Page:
New Canadian Law Could Land People in Prison for Life for Speech Crimes

( – Canadians have a reputation for being tolerant, open-minded, and generally nice people, but ultra-liberal Prime Minister Justin Trudeau is trying hard to demolish that image. A draconian new law, allegedly meant to make social media safer, could see people jailed for life for online hate speech — or even put under house arrest because they might commit a crime in the future. Even many Liberals are saying the proposed law goes too far.

Legislating Words

On February 26, Canada’s ruling Liberal government introduced the Online Harms Act, which supporters say will make the internet — especially social media platforms — safer. There’s nothing wrong with that goal, but the way Trudeau’s government wants to achieve it has appalled Conservatives and even many Liberals. As well as imposing massive fines on social media companies for things people say on their platforms, it would also include harsh penalties for people who break hate speech rules. It could even punish people who haven’t committed any crime at all, just because a judge thinks they might.

Some of the least controversial features of the Online Harms Act involve increasing the penalties for hate speech. It’s already a crime to advocate genocide in Canada, with a maximum penalty of five years in prison. If the bill becomes law that would increase to life imprisonment. The penalty for “willful” promotion of hatred would rise from two years imprisonment to five.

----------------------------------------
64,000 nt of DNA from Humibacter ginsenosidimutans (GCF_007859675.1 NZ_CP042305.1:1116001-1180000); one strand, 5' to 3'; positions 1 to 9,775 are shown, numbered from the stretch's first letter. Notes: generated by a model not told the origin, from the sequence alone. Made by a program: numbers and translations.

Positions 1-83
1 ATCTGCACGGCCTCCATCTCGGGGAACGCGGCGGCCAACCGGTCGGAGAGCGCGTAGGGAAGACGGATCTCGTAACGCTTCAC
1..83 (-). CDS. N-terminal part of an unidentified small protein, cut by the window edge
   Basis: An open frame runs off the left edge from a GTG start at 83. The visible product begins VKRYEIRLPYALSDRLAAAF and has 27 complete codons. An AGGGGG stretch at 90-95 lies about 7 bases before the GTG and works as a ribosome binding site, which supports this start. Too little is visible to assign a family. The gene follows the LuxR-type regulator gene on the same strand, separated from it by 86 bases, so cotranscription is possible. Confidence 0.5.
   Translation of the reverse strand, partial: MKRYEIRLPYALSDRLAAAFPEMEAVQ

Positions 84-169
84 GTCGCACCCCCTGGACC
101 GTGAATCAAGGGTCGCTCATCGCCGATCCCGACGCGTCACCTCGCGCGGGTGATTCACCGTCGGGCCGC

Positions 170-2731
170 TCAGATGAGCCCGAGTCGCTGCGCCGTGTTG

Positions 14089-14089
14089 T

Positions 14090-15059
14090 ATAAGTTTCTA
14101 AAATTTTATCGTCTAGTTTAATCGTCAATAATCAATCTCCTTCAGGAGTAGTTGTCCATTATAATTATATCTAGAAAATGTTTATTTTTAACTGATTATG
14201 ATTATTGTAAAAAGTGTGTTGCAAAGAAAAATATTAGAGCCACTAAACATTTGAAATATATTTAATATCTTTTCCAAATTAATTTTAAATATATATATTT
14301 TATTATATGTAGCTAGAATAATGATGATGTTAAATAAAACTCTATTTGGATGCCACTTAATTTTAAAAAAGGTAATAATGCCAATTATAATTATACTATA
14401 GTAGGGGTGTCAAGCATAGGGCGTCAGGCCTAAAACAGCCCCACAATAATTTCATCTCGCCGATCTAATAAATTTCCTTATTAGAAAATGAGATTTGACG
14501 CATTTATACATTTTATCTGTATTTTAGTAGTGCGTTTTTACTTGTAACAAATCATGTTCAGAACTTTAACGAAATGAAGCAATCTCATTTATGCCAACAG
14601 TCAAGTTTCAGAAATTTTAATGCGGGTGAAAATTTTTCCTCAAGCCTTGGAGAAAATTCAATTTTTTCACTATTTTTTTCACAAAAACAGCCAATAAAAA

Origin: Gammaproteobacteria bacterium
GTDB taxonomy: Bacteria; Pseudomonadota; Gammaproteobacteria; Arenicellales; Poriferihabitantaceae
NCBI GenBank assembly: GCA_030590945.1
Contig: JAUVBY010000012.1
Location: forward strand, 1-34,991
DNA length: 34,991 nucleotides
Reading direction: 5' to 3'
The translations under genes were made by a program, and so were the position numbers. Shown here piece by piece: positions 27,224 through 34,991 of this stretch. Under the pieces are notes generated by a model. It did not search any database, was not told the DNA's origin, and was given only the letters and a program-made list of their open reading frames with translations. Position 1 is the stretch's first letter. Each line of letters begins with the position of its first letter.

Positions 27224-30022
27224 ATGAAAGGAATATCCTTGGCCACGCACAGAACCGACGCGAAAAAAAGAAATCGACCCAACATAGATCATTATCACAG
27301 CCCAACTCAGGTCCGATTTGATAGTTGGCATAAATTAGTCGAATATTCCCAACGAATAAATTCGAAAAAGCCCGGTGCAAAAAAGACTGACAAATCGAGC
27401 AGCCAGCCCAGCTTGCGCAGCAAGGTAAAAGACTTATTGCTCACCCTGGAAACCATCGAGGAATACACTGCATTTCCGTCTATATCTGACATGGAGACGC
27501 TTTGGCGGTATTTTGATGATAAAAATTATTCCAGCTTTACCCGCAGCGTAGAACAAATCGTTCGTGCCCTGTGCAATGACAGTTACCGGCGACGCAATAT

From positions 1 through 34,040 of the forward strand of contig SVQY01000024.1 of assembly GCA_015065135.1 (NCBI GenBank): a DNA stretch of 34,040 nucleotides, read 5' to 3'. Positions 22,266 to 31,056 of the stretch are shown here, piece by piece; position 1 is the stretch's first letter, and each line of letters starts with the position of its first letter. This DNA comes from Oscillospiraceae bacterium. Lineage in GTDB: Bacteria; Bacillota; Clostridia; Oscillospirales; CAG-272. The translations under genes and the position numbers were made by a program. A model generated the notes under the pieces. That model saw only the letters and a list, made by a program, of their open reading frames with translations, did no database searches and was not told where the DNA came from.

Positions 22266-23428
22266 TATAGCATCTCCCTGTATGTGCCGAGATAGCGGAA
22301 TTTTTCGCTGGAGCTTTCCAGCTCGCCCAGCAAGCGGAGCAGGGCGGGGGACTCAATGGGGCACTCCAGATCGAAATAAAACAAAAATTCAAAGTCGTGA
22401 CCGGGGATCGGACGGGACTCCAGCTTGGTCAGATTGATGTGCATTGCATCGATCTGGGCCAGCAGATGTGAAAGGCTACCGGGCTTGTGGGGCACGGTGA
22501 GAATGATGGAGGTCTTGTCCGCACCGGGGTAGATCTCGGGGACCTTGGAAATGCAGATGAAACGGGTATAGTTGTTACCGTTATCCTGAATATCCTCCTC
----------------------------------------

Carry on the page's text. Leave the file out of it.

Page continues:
An ominous new feature of the bill is a clause that would allow anyone to seek a “peace bond” against someone based on what they say online. If a judge decides that a person could commit a hate crime in the future, they could impose restrictions on them. Those restrictions might include limiting their internet use, banning them from going near religious buildings or even putting them under house arrest and forcing them to wear an electronic tag — all without a trial.

Proposals Worry Many Canadians

Liberal Justice Minister Arif Virani has defended the bill, claiming it would “help to de-radicalise people” and comparing it to laws on the safety of children’s toys. However, many Canadians are less enthusiastic. Liberal/centrist author Margaret Atwood, who wrote “The Handmaid’s Tale,” called the bill “Orwellian” and warned of the dangers of “revenge false accusations + thoughtcrime stuff.”

Conservative Party leader Pierre Poilievre accused the Liberals of wanting to censor opinions while the Canadian Civil Liberties Association blasted the proposed law as “draconian.” Canadians may be nice, but it seems they don’t like being forced to be nice.

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